I have an expression of the form @(<date calculation>) that I want to replace with the result of date +%s --date "now<date calculation>". So for example @(-1 day) would be replaced with the result of date +%s --date "now -1 day".

The expression is embedded in a line of text and I can have several. For example echo hi @(-1 day) bye "@(-1 hour)". The result of evaluation should be something like echo hi 1491848561 bye "1491931365". So I want just the expression to be evaluated, but nothing else.

I tried using GNU's sed 'e' command: sed -r 's|@\(([^)]*)\)|date +%s --date "now\1"|e', but this evaluates the entire line, not just the replaced expression.

I'm not attached to using sed, so any other suggestion is welcome, but I'm curious on how to make sed work, for general knowledge

  • Please edit your question and show us your actual input file. Your issue is that sed is taking the whole line. How can we help solve that if you don't show what the line is?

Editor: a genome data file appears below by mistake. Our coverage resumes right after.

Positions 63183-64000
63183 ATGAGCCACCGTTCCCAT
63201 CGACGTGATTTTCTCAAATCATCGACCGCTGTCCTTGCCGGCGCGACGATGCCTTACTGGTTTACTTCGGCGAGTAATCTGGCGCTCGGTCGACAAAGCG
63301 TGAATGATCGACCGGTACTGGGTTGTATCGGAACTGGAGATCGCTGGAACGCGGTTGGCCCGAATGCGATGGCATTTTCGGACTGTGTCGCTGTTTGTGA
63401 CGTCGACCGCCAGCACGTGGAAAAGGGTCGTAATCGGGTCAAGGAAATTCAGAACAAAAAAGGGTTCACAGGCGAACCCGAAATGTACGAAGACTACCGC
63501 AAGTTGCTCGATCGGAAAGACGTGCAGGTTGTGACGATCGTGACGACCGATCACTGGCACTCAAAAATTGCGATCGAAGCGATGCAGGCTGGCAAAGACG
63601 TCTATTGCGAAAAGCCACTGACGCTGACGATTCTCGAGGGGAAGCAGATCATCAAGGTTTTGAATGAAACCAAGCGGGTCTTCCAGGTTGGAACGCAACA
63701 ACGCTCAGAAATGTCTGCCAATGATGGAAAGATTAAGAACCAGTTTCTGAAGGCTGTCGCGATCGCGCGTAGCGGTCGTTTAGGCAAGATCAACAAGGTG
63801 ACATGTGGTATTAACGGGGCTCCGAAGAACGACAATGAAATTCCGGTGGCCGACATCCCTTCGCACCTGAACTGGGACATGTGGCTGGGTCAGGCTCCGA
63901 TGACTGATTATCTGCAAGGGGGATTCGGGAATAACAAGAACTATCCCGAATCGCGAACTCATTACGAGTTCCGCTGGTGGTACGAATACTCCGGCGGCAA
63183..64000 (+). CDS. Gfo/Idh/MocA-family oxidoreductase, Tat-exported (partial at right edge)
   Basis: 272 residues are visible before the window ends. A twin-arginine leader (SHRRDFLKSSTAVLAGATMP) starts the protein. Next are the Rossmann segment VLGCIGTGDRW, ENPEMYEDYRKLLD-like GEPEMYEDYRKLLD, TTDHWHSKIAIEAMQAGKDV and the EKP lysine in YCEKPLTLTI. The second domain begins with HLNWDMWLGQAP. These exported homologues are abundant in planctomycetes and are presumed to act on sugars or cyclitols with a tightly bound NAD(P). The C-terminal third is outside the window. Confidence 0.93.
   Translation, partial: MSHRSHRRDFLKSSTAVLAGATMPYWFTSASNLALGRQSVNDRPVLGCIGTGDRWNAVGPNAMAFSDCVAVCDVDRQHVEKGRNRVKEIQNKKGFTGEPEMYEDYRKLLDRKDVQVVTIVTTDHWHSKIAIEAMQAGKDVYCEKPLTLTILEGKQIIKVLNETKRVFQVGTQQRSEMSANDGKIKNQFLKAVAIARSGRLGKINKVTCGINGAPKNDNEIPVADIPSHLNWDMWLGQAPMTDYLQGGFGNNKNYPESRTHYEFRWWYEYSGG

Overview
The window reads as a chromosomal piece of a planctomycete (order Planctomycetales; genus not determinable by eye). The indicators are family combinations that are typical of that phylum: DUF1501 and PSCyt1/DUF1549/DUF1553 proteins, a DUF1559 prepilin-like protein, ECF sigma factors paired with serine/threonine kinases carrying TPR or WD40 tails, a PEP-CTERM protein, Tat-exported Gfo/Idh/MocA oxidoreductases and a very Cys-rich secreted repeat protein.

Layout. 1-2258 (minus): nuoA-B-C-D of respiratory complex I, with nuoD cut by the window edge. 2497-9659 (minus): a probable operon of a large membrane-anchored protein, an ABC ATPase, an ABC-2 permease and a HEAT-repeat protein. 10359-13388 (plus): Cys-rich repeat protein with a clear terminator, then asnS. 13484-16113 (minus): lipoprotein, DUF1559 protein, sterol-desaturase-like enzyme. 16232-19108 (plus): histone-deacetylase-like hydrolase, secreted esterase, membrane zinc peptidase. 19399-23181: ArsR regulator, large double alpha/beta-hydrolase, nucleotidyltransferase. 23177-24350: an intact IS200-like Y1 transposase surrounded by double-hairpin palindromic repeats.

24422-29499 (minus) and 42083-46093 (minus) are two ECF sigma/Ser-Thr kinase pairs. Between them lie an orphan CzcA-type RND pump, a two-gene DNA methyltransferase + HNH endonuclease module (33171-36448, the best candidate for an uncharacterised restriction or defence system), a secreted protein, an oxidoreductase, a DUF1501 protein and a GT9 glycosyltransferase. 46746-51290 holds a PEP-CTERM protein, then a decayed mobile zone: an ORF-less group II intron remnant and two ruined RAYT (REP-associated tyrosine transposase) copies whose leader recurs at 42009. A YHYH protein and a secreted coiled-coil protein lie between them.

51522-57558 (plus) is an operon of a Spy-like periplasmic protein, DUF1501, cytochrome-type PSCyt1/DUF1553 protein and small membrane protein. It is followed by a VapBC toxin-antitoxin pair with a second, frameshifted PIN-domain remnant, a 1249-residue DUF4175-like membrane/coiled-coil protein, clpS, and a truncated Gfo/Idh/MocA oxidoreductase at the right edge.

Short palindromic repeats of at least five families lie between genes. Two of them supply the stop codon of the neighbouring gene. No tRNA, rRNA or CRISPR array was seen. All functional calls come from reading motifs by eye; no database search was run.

– terdon
    Apr 11, 2017 at 19:19
  • i gave a 'For example'. The file is just a text file.
    – IttayD
    Apr 12, 2017 at 4:12

1 Answer 1


As far as I know, the GNU sed e modifier always passes the whole pattern space to the shell - and that shell is always /bin/sh

You may have more luck using perl - for example

$ echo 'For example echo hi @(-1 day) bye "@(-1 hour)"' | 
    perl -pe 's/@\((.*?)\)/sprintf "%s", $d = `date +%s --date "now $1"`, chomp $d/ge'
For example echo hi 1491874845 bye "1491957645"

(unlike sed, the perl e modifier appears not to remove the trailing newline from the shell command's output - hence the chomp).

However if you are going to use perl it is likely preferable to make use of one of the available modules to do the date manipulation - for example

$ echo 'For example echo hi @(-1 day) bye "@(-1 hour)"' | 
    perl -MDate::Manip=ParseDateDelta,UnixDate -pe 's/@\((.*?)\)/UnixDate(ParseDateDelta($1), "%s")/ge'
For example echo hi 1491875065 bye "1491957865"

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